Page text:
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Luke Shapiro

Wake Forest University students who take a short drive North of campus might notice a familiar logo on the side of an otherwise nondescript brick building.  The red, lassoing cowboy of “Texas Pete” hot sauce greets visitors to the T.W.  Garner Foods (“Garner Foods”) facility in Winston-Salem, North Carolina.  Locals are proud to share the fun fact that Garner Foods has produced a variety of hot sauces under the Texas Pete label from their North Carolina facility since the early 20th Century.[1]  Unfortunately, not everyone finds this fact so “fun,” and, recently, some were perturbed enough to bring the issue to federal court.

         Phillip White, a California man, is the named plaintiff in a federal class action lawsuit brought against Garner Foods in the Central District of California.[2]   Sometime around September of 2021, Mr. White entered a Ralph’s store in Los Angeles, California and found exactly the hot and spicy ingredient he was looking for: a bottle of Texas Pete Original Hot Sauce.[3]  To Mr. White’s dismay, he wouldn’t find out until far too late that there was “nothing Texas about” the hot sauce he chose.[4]  Mr. White claims that if he had known the sauce’s true origins “he would not have purchased the Product or, would have paid significantly less for it.”[5]

In response, this lawsuit seeks to bring to light that Texas Pete is a Carolinian, righting the wrong done when class members like Mr. White bought sauce thinking otherwise and saving future spicy food lovers from the same fate.[6]  On behalf of two classes, the lawsuit alleges five different counts against Garner Foods, ranging from violations of California state competition and advertising laws to common law breach of warranty claims.[7]

The complaint emphasizes the gravity of Garner Foods’s transgression with a four-page geographical and historical analysis of hot sauce varietals and the significance of Texas hot sauce.[8]  Mr. White informs the court that today’s distinct Texas hot sauce is the result of centuries of crafting, pre-dating Spanish colonization of the territory.[9]  Thus, “it is no surprise that Texas takes great pride in its hot sauce” and out-of-state consumers will pay a premium to taste the tradition in every bottle of genuine Texas hot sauce.[10]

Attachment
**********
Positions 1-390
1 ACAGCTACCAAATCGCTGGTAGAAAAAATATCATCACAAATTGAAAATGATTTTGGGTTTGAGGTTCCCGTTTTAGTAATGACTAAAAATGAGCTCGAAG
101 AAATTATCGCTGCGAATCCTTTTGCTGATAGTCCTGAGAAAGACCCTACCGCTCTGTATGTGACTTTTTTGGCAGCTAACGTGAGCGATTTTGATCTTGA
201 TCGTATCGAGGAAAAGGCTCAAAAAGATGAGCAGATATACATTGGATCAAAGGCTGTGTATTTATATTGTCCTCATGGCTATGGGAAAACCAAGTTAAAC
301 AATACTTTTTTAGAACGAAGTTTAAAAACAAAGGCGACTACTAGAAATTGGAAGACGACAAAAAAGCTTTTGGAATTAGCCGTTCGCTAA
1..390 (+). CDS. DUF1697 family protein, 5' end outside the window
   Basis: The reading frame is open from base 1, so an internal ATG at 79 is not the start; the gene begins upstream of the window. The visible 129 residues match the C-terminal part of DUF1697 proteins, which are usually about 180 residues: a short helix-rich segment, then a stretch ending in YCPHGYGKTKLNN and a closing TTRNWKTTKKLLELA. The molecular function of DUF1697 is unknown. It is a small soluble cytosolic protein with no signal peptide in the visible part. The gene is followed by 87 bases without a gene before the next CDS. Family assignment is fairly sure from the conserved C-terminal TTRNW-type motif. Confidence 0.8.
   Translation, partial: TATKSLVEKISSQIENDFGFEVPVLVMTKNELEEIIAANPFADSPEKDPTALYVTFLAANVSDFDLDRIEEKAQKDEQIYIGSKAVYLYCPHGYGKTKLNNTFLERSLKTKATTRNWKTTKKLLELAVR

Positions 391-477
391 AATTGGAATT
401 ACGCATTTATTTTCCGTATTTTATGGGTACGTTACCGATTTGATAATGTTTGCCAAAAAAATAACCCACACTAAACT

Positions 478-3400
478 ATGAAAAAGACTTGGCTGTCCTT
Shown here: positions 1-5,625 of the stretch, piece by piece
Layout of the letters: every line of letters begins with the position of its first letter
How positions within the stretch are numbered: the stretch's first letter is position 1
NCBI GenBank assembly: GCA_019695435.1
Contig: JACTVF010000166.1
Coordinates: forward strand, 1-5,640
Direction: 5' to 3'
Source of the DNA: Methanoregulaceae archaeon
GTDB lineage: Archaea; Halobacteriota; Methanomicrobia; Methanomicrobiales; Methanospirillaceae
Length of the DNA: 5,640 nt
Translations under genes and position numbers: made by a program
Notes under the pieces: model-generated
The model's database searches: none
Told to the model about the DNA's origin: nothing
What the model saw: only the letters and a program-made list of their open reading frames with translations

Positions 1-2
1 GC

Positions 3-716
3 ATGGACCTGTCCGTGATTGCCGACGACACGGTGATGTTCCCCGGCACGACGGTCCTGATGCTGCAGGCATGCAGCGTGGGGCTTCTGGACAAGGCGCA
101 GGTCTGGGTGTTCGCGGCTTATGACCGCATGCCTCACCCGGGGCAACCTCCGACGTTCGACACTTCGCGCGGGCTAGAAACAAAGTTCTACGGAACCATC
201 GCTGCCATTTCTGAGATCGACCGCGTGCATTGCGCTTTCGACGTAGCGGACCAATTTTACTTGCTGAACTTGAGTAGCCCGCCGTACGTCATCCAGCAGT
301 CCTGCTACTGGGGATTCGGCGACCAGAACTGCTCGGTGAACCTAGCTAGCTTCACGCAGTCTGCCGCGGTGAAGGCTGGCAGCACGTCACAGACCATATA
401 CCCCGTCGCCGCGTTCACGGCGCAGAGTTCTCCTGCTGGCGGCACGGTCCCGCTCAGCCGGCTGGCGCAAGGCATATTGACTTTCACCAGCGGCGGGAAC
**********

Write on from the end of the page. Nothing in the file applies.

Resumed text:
Mr. White alleges that Garner Foods recognized the value of Texas’s stature in the world of hot sauce and sought to capitalize on the demand for Texas hot sauce.[11]  To accomplish this, the complaint suggests that Garner Foods set out to intentionally deceive purchasers by naming and labeling the sauce in a way that suggests it is authentic, made-in-Texas hot sauce.[12]  Among the deceptive components of the label are a single white star, which the complaint claims evokes the Texas “lone star” state flag, and a cowboy with a lasso.[13]  The products’ back labels do indicate that Garner Foods is located in North Carolina, but Mr. White argues that this label is not clear enough, and, if it is, consumers shouldn’t be expected to look at the back label of products they purchase.[14]

Mr. White contests that these facts are enough to show five different legal causes of action.  For a subclass of those who purchased the products in California, the complaint alleges three violations of California law: (1) Unfair Competition Law (Cal. Bus. & Prof. Code §§ 17200, et seq.); (2) False Advertising Law (Cal. Bus. & Prof. Code §§ 17500, et seq.); and (3) Consumers Legal Remedies Act (Cal. Civ. Code §§ 1750, et seq.).[15]  For a nationwide class of purchasers, the complaint alleges breach of warranty under two theories and unjust enrichment/restitution.[16]  To remedy these claims, Mr. White asks the court for, among others, the following: (1) damages corresponding with how much Mr. White or other class members would have paid for the product if he had known its true origins; (2) punitive damages for the alleged maliciousness of the Garner Foods’ actions; and (3) injunctive relief forcing Garner Foods to immediately cease and desist selling, marketing, distributing the unlawful products and to engage in affirmative ad campaign to “dispel the public misperception.”[17]